Project I (2005) was a youth media program, directed by the curatorial team of Art Center Nabi and executed for the entire year, to create a democratic mode of communication between art institutions and specific community members. The primary purpose of this project was to give equal accessibility of new media to alienated youth in deprived urban areas in Seoul and let the youth have authority in media production. I was in charge of directing all the process from the six-month workshops to the final exhibition presenting the outputs of the workshops. Including myself, the curatorial team believed that having the youth technologically literate and giving them an opportunity to step into art institutional relations would be one way to make them communicate with the outer world as empowered cultural subjects.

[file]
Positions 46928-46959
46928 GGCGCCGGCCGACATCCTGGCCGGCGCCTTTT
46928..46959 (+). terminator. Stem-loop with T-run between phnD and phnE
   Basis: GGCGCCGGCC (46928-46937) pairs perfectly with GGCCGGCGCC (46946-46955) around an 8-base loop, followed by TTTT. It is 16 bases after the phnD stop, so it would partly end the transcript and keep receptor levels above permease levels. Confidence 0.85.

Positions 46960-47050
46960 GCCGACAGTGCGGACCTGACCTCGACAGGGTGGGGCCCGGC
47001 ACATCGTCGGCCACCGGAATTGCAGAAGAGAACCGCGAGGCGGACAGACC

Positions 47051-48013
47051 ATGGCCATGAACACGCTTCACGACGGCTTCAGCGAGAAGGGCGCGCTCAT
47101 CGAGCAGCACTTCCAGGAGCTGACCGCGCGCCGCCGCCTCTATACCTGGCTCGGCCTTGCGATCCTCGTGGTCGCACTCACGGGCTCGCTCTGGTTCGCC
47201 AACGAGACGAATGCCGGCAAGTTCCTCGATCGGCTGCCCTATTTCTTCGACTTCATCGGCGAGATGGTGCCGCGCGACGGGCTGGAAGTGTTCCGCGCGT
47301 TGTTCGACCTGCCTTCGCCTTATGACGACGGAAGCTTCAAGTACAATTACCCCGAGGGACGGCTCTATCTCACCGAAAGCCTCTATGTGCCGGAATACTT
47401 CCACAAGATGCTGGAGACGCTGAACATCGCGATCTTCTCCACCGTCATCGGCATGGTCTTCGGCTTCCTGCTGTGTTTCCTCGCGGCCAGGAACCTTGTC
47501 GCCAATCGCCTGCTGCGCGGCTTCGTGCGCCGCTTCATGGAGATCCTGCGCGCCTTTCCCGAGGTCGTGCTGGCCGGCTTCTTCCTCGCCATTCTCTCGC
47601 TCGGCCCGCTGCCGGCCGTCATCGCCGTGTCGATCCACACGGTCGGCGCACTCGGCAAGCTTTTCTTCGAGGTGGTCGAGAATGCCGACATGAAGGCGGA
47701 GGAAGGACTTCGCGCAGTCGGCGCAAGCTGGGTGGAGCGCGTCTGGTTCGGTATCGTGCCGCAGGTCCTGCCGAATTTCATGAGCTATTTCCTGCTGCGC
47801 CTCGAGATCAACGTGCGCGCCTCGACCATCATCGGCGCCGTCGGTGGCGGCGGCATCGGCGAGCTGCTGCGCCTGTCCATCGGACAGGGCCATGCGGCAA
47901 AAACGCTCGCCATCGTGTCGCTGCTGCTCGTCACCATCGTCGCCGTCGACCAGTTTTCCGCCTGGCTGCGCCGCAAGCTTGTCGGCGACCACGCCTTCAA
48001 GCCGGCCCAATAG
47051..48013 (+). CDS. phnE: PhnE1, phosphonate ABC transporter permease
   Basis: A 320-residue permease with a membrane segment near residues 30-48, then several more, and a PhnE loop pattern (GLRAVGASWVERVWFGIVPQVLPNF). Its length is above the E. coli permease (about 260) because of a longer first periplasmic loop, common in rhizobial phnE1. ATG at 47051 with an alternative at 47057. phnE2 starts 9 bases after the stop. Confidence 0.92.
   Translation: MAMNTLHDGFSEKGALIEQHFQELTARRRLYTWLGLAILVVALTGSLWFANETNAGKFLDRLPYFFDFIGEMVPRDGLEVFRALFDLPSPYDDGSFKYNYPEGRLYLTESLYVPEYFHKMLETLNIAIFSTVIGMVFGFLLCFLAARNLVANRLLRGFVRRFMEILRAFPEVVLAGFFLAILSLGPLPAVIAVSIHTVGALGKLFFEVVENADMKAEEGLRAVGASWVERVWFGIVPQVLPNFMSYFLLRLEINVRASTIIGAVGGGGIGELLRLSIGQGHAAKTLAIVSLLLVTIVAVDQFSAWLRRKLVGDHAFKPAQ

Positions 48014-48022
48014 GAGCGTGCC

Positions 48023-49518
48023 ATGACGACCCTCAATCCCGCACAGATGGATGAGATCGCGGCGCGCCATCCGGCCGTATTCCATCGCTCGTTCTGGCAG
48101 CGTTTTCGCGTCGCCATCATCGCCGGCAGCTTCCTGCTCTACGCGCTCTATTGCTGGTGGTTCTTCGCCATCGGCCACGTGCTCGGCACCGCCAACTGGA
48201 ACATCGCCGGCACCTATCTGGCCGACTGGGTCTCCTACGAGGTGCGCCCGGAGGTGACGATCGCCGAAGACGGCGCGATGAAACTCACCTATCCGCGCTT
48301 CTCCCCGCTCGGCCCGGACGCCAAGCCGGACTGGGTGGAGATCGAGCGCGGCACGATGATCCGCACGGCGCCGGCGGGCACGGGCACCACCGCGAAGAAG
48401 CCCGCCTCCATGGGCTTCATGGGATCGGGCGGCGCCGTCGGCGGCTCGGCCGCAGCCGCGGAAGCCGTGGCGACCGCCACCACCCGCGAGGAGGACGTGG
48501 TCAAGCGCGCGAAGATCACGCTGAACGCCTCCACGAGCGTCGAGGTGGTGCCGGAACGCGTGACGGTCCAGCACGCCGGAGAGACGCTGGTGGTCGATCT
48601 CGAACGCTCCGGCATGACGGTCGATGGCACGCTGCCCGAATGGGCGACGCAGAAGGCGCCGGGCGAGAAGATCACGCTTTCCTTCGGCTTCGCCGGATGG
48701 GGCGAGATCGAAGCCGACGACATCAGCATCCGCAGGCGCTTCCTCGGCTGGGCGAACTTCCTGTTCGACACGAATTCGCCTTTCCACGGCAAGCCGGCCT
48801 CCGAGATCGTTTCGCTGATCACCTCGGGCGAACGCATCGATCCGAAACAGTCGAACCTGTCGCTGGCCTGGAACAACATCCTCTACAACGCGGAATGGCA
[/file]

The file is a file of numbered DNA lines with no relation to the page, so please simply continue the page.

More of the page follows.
The participants of the Project I workshops were 51 youths who lived in deprived areas such as Bongchun, Sungnam, Ansan, Incheon, Yongin, as well as 13 contemporary artists. These selected areas had been alienated by the government’s urban development plan.Two artists were designated to each area, and they started planning on creating a collective work with the youths, depending on different needs of different sites. Like many involved in community based site-specific works, the artists in Project I tried to create situations that allowed the community youths to actively participate in this collective project. They were guides/team leaders or coordinators of the project, rather than aesthetic subjects who create completed art objects. Through numerous visits to the site, the artists put forth a great deal of effort to become integrated in the community as its members. In this process, Art Center Nabi limited its role to a coordinator or manger of the project and let the community decide what to do for their own neighborhood. To some extent, however, in so far an art institution was involved, the project did not escape institutionalization (or colonization in Hal Foster’s sense) over the community.